There will be consequences.
The eventful two-minute, 27-second clip lays out the high stakes of the film, which threatens to obliterate the Marvel Cinematic Universe — and which is so laden with heroes that insiders dubbed it Almost Avengers.
Our story opens with a scene familiar from the end credits of Ant-Man: Captain America, a.k.a Steve Rogers (Evans), and his trusty sidekick Falcon (Anthony Mackie), confront a trapped Bucky Barnes, Cap’s former BFF transformed by HYDRA into the formidable Winter Soldier. The Captain is trying to figure out if Bucky has renounced his evil ways and is truly back to his old self. Bucky swears he is — and sounds pretty convincing — but there’s this whole problem of an exploded building, and it seems the powers that be believe Bucky was complicit in the bombing.
Over the protestations of Black Widow (Scarlett Johansson) and eventually Iron Man himself (Downey), Cap goes with his heart and decides to repatriate Bucky. “Sorry, Tony,” Cap says at one point. “You know I wouldn’t do this if there was any other choice. But he’s my friend.”
Dramatic beat before Stark’s reply: “So was I.”
And that’s how things go kablooey.
While the ultimate showdown between Captain American and Iron Man is the main event — more on that below — the real heavy is set up to be William Hurt, reprising his role as General Thaddeus “Thunderbolt” Ross (last seen in 2008’s The Incredible Hulk). He’s a world-class weenie who outlines the central conflict via monologue:
“Captain, while a great many people see you as a hero, there are some who prefer the word ‘vigilante.’ You’ve operated with unlimited power and no supervision. That’s something the world can no longer tolerate… There will be consequences.”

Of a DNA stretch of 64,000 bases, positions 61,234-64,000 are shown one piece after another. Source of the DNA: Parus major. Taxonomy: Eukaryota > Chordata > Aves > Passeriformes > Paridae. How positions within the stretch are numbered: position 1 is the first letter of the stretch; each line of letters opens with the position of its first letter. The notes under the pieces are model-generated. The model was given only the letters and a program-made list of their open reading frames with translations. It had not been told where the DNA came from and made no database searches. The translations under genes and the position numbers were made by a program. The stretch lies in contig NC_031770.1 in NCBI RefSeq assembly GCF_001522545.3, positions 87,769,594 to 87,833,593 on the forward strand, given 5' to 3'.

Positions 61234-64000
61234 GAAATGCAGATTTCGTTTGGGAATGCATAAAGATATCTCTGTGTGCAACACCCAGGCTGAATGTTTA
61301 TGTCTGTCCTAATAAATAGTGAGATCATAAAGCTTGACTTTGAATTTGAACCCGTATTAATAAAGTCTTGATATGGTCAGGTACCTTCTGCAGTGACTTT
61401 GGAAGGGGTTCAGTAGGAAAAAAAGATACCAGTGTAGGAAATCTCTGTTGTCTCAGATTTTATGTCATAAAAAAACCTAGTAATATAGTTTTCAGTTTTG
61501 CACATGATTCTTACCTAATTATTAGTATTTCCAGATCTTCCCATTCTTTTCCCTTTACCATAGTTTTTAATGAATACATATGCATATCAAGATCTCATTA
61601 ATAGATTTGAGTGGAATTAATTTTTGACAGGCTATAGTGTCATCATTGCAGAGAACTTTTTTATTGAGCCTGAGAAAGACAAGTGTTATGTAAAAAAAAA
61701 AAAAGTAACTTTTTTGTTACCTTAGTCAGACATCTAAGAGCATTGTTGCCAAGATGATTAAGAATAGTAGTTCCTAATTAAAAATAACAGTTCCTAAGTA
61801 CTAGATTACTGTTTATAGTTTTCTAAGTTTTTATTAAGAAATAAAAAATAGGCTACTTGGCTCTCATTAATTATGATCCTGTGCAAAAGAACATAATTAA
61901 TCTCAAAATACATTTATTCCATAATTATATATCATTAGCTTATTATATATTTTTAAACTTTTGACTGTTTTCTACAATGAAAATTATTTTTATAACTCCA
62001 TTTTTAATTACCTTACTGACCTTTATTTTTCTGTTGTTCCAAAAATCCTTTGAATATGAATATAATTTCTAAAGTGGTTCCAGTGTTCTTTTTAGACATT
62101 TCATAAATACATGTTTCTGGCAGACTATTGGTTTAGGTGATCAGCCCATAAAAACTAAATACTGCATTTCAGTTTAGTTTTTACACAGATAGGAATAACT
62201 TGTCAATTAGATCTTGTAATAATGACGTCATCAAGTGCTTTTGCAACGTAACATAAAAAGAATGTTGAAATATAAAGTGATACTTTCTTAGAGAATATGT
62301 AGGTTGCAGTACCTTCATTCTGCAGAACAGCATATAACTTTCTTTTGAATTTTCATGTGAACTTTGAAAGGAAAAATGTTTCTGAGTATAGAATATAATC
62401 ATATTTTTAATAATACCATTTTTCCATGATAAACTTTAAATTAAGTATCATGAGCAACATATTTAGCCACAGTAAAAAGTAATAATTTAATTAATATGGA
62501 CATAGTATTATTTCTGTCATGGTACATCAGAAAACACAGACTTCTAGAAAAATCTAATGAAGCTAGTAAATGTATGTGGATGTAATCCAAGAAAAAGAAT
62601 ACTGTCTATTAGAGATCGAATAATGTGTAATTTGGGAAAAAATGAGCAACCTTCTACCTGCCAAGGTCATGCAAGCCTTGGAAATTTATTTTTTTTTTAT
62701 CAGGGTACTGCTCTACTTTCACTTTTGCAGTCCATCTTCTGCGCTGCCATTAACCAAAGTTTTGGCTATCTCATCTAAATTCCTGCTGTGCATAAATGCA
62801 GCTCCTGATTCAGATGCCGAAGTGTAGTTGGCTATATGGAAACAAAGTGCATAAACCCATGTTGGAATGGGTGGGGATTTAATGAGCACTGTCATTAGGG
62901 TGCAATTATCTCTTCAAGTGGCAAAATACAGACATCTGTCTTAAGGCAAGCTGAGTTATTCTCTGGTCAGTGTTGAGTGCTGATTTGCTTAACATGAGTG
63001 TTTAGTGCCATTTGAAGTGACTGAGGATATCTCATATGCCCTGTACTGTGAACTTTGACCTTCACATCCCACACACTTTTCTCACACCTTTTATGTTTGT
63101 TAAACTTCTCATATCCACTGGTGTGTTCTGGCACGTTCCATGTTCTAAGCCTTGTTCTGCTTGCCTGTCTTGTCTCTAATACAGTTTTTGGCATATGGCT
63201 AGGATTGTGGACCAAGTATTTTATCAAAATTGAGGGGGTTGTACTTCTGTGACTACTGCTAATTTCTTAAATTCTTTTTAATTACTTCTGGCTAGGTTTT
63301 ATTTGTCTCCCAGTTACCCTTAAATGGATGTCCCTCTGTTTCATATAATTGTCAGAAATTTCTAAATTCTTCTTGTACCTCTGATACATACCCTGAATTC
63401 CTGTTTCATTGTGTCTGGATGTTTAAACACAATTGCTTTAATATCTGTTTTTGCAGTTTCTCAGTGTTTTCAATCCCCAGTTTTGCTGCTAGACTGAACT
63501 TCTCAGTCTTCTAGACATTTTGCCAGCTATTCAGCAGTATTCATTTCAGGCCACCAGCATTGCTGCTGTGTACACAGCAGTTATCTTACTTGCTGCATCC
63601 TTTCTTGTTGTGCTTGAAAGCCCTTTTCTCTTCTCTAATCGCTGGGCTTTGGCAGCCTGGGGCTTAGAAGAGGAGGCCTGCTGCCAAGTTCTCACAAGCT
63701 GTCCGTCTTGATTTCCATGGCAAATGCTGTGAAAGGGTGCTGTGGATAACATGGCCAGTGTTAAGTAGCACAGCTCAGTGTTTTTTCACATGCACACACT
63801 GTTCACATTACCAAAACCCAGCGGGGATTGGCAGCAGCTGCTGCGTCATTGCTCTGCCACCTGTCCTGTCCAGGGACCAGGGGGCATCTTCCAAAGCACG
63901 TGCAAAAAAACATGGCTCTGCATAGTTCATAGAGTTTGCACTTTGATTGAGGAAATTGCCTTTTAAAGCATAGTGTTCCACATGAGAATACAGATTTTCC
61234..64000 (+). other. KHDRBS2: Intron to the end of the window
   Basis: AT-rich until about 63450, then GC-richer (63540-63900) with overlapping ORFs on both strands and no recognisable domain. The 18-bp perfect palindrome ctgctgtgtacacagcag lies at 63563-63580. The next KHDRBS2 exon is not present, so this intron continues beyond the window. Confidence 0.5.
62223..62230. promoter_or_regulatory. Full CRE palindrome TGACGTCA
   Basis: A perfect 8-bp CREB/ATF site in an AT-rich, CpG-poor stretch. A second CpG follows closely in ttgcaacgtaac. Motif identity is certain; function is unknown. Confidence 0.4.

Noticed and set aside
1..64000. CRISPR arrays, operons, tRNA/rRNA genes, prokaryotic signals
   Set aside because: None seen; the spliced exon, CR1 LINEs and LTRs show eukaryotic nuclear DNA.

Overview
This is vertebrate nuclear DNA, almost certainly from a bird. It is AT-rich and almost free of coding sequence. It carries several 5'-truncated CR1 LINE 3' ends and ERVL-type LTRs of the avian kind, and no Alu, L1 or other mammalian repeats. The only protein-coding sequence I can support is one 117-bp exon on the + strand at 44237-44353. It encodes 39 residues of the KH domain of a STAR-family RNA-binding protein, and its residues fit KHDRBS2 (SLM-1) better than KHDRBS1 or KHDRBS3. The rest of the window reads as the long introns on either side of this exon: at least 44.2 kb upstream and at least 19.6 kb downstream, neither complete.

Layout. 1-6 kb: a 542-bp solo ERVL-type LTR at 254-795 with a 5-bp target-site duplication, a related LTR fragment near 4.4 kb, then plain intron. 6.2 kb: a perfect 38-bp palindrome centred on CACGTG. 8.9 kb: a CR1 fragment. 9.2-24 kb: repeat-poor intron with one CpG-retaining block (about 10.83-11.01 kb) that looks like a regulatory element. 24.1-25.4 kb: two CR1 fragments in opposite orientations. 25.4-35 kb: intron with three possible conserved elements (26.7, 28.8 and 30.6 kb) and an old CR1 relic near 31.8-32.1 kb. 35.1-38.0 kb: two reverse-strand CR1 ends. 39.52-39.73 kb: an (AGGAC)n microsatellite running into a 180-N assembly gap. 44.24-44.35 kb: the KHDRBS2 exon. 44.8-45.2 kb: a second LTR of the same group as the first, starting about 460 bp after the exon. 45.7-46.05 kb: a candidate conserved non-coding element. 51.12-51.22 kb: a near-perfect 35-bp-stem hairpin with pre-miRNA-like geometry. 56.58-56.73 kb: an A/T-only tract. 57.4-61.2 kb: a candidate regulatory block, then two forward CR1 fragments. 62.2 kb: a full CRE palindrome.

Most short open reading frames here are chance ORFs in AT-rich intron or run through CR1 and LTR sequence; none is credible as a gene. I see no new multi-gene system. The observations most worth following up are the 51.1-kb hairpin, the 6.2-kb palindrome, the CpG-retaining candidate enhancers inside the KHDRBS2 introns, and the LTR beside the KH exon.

The idea is that Ross will establish government oversight for the supers, which splits the Avengers into two factions: those who want to stay in the fed’s good graces and comply (Iron Man, Black Widow, Don Cheadle’s War Machine), and those who believe that such regulation is tantamount to an infringement on civil liberties (Captain America, Falcon, Bucky, Jeremy Renner’s Hawkeye, and Elizabeth Olsen’s Scarlet Witch).
Or as Downey’s Tony Stark says: “If we can’t accept limitations, we’re no better than the bad guys,” prompting Cap to retort: “That’s not how I see it.” Which doesn’t go over to well with Stark, who snaps, “Sometimes I want to punch you in your perfect teeth.”
As the trailer unfolds, the battle lines become clearer. Most notably, we get our first glimpse of the new hero Black Panther (Chadwick Boseman), an African warrior prince who looks like he borrowed his mask from Lucha Libre.
The Panther quickly establishes himself as anti-Cap, taking down Bucky with a roundhouse kick straight out of Lucha Libre.
Remember those consequences Ross mentioned? As the Avengers are torn asunder, we witness powerful heroes in epic fights with friends turned foes.
We see possible casualties.
And finally that main event. Captain America, with an assist from Bucky, trades vicious blows with Iron Man in a sequence that will be tough for Avengers fans to stomach.
Yikes, this is going to be one devastating civil war (#DividedWeFall).
Yet while filmmakers Anthony and Joe Russo (who previously tag-teamed on Captain America: The Winter Soldier) have loaded the trailer with equal parts exposition and action, they have omitted some key characters from the initial preview for the sake of streamlining.
When Evans and Mackie turned up at Disney’s D23 Expo in August, they introduced a sizzle reel that contained comic relief in the form of Paul Rudd’s Ant-Man (who is Team Cap) and the fan-pleasing addition of Falcon’s “pet” Redwing — in the comics, the faithful companion is a real raptor, but the cinematic Redwing has been reimagined as a drone. The D23 clip also contained a fleeting glimpse of a flag-draped coffin borne through a church, presumably a nod to the Civil War comic-book story that ends tragically for one of Marvel’s top do-gooders.
Also missing from the trailer is Paul Bettany’s Vision, who is Team Iron Man, and, more importantly, the new Spider-Man, played by Tom Holland, whose allegiance it not yet known and whose reveal will no doubt be withheld as long as the Disney-Marvel marketing machine sees fit, perhaps right up to the film’s May 6 release.